The hackable technology that worries even a legendary con man

Before we release new technology into the ether, we need to make safeguards so that bad actors can't misuse them.

  • Right now cybercrime is basically a financial crime — it's a business of stealing people's money or stealing their data. Data has value.
  • We develop a lot of technology — we need to always ask the question how the new innovation can be misused and make safeguards so that it cannot be done.
  • Because we currently don't do these things, we have hackable vehicles, pacemakers, and laptops.
Keep reading Show less

How to outsmart a scam: Strategies from a legendary con man

Frank W. Abagnale says scammers don't discriminate — here's what you can do to protect yourself.

  • In today's world, anyone can be targeted by scams -- even famous con man Frank W. Abagnale. For this reason he shares his top advice for protecting yourself against fraud.
  • When receiving a suspicious call, be aware of the two major red flags of immediacy and info-sharing. Is the person asking for money, and they need it right now? Does the person want sensitive personal information like a social security number or date of birth? If the answer to either of those questions is yes, it's probably a scam.
  • Scammers obtain much of their info from a victim's social media accounts. Caution is key for prevention, and education is the most powerful tool in outsmarting this type of crime.
Keep reading Show less

U.S. in Top 10 of most dangerous countries for women

#MeToo and #TimesUp catapult America into the club of world's most anti-women countries

Image: Statista / Thomson Reuters Foundation (CC)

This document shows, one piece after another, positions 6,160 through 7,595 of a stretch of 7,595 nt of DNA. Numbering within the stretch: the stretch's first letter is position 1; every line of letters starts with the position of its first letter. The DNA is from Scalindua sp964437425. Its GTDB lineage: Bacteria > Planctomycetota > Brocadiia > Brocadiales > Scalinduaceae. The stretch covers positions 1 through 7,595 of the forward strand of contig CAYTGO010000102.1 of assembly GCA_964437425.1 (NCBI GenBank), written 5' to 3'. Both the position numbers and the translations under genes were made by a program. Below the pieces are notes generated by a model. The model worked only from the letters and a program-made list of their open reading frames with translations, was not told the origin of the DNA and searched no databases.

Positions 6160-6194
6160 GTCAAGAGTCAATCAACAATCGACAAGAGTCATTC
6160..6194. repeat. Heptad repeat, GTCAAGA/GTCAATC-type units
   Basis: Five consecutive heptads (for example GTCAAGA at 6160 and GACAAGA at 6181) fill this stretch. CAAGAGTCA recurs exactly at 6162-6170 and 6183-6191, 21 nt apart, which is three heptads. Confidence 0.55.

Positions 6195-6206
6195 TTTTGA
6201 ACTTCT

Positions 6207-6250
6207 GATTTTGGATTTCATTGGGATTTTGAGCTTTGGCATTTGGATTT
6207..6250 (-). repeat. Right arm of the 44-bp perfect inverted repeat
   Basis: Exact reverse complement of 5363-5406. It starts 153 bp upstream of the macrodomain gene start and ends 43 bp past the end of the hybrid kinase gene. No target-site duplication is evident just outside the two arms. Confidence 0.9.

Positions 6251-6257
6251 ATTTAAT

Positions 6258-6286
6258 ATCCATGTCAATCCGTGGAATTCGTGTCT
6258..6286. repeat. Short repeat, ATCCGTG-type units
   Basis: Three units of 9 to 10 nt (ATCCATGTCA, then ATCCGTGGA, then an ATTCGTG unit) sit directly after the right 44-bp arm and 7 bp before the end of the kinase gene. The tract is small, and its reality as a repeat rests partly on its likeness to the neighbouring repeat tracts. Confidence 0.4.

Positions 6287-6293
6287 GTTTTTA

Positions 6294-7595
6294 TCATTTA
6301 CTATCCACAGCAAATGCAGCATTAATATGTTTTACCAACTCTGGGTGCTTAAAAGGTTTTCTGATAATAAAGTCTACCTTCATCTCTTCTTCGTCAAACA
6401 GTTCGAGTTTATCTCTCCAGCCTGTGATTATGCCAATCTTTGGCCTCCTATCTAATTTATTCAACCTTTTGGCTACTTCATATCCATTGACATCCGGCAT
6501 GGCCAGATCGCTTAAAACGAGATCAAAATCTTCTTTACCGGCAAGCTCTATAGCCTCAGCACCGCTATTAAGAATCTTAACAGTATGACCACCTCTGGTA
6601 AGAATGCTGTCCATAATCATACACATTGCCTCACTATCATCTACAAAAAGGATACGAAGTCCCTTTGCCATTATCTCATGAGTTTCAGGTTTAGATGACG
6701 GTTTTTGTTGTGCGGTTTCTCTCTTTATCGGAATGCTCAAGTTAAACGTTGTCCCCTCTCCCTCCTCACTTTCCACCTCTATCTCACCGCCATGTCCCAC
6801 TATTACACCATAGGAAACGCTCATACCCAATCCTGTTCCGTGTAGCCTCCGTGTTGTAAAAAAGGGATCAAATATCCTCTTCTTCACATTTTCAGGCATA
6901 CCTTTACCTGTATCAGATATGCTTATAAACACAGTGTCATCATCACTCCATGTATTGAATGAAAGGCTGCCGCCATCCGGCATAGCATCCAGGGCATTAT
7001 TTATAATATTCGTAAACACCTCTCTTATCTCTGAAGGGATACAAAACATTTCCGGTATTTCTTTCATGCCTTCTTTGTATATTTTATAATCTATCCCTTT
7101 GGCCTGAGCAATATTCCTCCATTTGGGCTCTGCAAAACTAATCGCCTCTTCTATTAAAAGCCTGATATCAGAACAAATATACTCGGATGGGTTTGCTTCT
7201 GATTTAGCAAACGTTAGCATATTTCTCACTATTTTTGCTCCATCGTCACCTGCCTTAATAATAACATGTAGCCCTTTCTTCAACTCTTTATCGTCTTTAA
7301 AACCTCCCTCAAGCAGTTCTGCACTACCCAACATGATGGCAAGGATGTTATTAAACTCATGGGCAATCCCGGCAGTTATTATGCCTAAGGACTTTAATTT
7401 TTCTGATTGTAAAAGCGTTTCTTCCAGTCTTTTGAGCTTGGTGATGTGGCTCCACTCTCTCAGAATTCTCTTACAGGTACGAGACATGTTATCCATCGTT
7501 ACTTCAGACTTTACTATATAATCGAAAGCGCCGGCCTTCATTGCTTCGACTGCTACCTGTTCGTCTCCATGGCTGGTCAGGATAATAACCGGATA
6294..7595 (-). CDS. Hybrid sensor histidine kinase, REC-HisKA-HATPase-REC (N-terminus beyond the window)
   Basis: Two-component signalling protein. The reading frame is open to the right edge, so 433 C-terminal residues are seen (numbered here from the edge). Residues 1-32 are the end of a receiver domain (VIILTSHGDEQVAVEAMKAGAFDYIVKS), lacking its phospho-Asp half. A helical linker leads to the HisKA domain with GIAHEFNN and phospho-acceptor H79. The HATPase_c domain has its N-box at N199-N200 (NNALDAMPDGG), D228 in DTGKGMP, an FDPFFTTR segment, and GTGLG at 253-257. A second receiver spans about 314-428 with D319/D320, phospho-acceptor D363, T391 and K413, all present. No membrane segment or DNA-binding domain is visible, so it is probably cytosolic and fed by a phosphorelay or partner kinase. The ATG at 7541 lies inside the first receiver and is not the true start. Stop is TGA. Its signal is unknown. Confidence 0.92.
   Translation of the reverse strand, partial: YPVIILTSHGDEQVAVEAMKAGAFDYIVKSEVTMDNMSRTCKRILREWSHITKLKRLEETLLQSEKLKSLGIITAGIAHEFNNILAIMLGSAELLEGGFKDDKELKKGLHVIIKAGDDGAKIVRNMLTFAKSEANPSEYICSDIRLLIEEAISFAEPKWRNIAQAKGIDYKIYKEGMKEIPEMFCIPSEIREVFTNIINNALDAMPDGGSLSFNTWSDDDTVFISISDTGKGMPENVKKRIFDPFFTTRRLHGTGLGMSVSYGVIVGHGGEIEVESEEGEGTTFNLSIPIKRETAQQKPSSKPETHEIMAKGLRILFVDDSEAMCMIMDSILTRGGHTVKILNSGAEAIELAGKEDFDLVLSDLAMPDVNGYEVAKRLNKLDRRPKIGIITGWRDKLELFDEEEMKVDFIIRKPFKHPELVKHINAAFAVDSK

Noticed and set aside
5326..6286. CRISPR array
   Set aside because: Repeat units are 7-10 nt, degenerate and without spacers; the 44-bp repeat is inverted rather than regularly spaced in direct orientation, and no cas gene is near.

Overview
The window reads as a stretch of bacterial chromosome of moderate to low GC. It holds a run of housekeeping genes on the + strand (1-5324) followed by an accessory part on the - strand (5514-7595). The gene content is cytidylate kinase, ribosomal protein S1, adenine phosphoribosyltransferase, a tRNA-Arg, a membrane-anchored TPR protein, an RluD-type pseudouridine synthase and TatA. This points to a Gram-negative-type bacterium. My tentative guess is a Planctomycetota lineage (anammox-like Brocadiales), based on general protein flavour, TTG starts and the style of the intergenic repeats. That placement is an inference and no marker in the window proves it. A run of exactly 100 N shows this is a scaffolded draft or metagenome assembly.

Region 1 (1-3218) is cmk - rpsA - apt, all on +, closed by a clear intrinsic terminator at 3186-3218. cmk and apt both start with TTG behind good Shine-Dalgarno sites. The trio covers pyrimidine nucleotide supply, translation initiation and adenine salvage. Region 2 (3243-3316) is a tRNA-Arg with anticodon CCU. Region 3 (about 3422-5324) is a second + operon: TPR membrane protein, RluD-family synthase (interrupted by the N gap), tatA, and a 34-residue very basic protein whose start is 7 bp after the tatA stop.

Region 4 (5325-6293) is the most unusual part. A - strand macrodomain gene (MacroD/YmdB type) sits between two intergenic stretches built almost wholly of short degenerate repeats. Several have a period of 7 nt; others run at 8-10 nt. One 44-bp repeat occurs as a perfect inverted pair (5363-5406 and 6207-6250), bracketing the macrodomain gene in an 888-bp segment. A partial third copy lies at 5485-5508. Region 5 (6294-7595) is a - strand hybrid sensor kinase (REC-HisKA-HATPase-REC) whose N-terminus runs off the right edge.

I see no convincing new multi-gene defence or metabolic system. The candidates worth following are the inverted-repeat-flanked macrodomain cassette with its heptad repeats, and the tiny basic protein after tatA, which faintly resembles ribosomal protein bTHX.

• India tops a global ranking of most dangerous countries for women
  • Most other countries in the Top 10 cluster together in an Indo-Arab-African window of 'female-unfriendliness'
  • One outlier: the United States – 10th most dangerous country for women
Keep reading Show less

Criminal reform: Why wake-up calls are windows of opportunity

Here's how we can use the concept of "impact impression" for criminal reform.

  • In his work in criminal reform, Bishop Omar Jahwar recounts how a person's life trajectory can typically be traced back to a moment of trauma or an 'impact impression'.
  • An impact impression has two outcomes: It can be an awakening that steers people in a positive direction where they seek help, or it can become a negative spiral that lands them in prison. In the latter case, supporting people in undoing the damage and mental scars they've incurred from such impact impressions can help reduce recidivism.
  • The opinions expressed in this video do not necessarily reflect the views of the Charles Koch Foundation, which encourages the expression of diverse viewpoints within a culture of civil discourse and mutual respect.

Women fear violence. Men? Ridicule.

In her new Netflix special, Amy Schumer gets real about fear.


Jemal Countess
/ Stringer (Getty Images)
  • In Growing, Amy Schumer says women fear violence most, while for men it's ridicule.
  • She points to grade school, when boys being violent to girls is supposed to represent courting.
  • About 91 percent of rape victims are women, creating a fear in women that men rarely have to endure.
Keep reading Show less